Physical illness, hearing impairments, being under the influence of drugs or alcohol, or being tired are all examples of physical conditions that can impede communication. 



  1. Semantic Noise


Semantic noise is a communication barrier caused by misunderstandings about the meaning of words. It results from complex, technical, autochthonous, or grammatical communication errors. 


Semantic noise occurred as a result of the message's different meanings between the sender and receiver. It also refers to a grammatical error that causes the receiver to be unable to understand the meaning. It is referred to as a syntactical barrier or noise by academics.


Syntactical noise is a grammatically incorrect sentence in the receiver that is unable to convey the intended meaning. Syntactical noise can be seen in the use of difficult language during computer programming. It also contrasts with syntactic sugar.




A patient who is unfamiliar with medical terminology may be unable to understand what the doctor is saying. In other words, they approach the problem from various angles, such as different vocabularies, primary languages, or dialects. 


When pedantical vocabulary or regional colloquialisms stymie communication, noise can occur. Misinterpretations of voice tone, eye contact, and body language can all contribute to cross-cultural communication noise.



  1. Physiological Noise


Physiological noise is concerned with your ability to see and hear, your health, whether you are tired or hungry at the time of communication, or any of a number of other physiological issues that can interfere with paying attention to a message.


While you cannot do much to reduce other people's physiological noise as a communicator, you can pick up visual cues during in-person, real-time communications and adjust your message accordingly. Be aware of physiological noise and be ready to adjust to the communication situation and the needs of your audience.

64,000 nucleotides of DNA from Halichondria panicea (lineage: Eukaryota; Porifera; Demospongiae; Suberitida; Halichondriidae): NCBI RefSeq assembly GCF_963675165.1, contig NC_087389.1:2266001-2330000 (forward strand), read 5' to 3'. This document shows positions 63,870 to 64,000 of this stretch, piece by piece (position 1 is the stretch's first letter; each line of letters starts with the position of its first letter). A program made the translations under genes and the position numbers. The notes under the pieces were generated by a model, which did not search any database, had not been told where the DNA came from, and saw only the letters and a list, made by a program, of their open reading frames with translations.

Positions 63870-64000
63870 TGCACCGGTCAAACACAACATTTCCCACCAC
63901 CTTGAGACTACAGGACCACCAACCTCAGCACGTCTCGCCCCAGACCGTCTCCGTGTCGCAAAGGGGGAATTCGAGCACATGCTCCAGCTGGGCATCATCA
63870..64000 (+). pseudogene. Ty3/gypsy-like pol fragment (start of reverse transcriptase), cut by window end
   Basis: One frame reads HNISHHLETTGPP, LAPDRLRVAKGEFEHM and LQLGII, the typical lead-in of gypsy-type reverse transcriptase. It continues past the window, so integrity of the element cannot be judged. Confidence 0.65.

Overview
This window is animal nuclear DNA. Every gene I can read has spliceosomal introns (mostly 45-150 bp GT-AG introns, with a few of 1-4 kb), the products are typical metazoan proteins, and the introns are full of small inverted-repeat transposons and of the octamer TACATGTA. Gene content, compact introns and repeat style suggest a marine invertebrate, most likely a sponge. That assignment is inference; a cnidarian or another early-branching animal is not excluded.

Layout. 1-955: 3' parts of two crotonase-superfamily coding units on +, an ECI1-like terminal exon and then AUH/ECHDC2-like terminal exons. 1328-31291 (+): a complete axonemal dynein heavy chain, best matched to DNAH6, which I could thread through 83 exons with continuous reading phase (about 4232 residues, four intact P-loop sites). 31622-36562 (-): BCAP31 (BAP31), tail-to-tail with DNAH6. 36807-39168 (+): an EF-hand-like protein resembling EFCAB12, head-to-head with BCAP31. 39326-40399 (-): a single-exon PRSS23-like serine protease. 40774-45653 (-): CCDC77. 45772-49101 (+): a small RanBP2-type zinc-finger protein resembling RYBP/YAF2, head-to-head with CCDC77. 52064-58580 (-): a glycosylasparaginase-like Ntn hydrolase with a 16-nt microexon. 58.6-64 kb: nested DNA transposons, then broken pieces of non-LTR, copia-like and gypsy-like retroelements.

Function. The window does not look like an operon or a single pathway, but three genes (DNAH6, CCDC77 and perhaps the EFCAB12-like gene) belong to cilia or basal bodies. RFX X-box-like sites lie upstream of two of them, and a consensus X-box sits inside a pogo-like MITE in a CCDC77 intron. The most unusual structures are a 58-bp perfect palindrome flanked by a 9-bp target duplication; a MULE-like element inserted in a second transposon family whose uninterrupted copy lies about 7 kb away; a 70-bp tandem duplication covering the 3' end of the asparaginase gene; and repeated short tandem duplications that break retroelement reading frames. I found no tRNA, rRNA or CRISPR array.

Ela is suffering from headaches, and as a result, she is unable to concentrate in class. In this context, a headache is a physical illness that interferes with the listening process of communication. 


Aside from that, deafness and blindness are physical limitations or physiological noise that prevents people from listening. Talking too fast or too slowly, as well as the room's high or low temperature, generate physiological noise.


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  1. Psychological Noise


Personal attitudes, assumptions, and biases all contribute to psychological noise. People have diverse worldviews and perspectives; communication noise occurs when the communicator's content, language, and perceived attitudes do not match those of the audience.


As a communicator dealing with psychological noise, it is your responsibility to recognise that people will interpret your message differently depending on their own perspectives, just as they do with cultural noise. 


Reduce psychological noise by communicating clearly and directly, using inclusive and objective language, and responding to questions and issues raised calmly and thoughtfully.




Daydreaming or having your thoughts elsewhere while someone is speaking to you are examples of psychological noise. Hunger, fatigue, headaches, medication, and other factors that affect how we feel and think cause physiological noise.



  1. Cultural Noise


Cultural noise is a communication barrier caused by the incorrect interpretation of another person's behavior. Cultural noise is generated, in particular, by the nonverbal communication of people from various cultural backgrounds. Nonverbal cues do not have the same meaning in every culture and society.